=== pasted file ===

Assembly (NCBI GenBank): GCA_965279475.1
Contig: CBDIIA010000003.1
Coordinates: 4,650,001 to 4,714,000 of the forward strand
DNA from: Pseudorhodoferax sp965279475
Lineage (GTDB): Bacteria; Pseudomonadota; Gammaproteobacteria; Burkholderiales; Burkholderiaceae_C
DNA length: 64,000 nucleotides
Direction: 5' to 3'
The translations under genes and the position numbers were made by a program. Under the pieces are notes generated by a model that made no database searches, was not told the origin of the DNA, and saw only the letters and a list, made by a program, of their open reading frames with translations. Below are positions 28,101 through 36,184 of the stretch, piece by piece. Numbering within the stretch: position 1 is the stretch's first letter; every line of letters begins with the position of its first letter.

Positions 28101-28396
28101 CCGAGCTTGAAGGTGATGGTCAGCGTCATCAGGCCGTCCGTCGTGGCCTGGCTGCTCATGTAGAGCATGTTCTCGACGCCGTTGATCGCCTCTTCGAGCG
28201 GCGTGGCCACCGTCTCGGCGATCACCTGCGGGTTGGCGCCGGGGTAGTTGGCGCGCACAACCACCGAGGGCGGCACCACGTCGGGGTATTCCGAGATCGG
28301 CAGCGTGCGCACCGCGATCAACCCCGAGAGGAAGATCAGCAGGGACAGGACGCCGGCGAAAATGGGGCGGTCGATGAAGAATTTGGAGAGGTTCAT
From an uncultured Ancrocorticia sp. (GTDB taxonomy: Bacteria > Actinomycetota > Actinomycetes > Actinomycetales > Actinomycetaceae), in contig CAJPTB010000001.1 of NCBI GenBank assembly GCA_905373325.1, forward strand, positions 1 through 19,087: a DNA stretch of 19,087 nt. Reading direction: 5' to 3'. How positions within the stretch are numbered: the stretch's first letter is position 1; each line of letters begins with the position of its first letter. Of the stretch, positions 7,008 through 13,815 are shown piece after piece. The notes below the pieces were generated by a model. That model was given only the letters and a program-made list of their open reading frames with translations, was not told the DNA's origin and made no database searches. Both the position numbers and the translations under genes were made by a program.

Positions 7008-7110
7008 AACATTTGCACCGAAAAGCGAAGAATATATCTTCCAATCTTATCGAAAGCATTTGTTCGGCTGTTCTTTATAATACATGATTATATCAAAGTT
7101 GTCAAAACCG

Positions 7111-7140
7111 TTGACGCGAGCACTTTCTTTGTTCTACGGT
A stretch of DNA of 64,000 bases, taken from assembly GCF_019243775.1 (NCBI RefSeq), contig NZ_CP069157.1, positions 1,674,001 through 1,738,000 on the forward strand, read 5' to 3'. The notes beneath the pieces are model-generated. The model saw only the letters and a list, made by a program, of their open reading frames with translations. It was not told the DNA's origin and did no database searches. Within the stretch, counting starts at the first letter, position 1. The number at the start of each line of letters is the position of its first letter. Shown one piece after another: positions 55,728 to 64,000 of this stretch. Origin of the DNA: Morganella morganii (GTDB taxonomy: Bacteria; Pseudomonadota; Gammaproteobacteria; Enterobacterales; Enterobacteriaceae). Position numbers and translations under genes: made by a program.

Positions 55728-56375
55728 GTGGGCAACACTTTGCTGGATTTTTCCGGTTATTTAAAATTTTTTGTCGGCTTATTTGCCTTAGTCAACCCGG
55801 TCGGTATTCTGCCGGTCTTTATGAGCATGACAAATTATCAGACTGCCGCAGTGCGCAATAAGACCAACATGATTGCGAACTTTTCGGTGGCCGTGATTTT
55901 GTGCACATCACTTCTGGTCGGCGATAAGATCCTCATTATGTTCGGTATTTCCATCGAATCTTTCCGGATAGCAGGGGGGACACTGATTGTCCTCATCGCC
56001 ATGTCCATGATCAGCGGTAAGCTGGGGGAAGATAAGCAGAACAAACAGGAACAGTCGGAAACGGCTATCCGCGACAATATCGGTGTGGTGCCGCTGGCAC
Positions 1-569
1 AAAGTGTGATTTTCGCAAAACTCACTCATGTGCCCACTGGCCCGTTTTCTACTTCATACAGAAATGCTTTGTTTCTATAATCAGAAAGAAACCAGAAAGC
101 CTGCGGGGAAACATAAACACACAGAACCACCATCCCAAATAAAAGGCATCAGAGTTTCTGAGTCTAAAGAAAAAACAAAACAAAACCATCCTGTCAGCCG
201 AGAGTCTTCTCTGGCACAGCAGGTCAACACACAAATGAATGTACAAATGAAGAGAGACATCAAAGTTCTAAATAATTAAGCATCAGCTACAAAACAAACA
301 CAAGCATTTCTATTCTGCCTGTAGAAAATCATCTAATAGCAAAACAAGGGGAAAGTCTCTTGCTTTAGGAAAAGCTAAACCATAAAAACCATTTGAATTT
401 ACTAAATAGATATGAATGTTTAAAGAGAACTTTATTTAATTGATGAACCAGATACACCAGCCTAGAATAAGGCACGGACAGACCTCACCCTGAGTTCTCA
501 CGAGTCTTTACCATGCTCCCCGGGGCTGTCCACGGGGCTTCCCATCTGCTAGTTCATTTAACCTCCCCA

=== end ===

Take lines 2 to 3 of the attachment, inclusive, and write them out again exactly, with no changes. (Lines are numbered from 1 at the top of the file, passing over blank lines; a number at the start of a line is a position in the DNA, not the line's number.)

Contig: CBDIIA010000003.1
Coordinates: 4,650,001 to 4,714,000 of the forward strand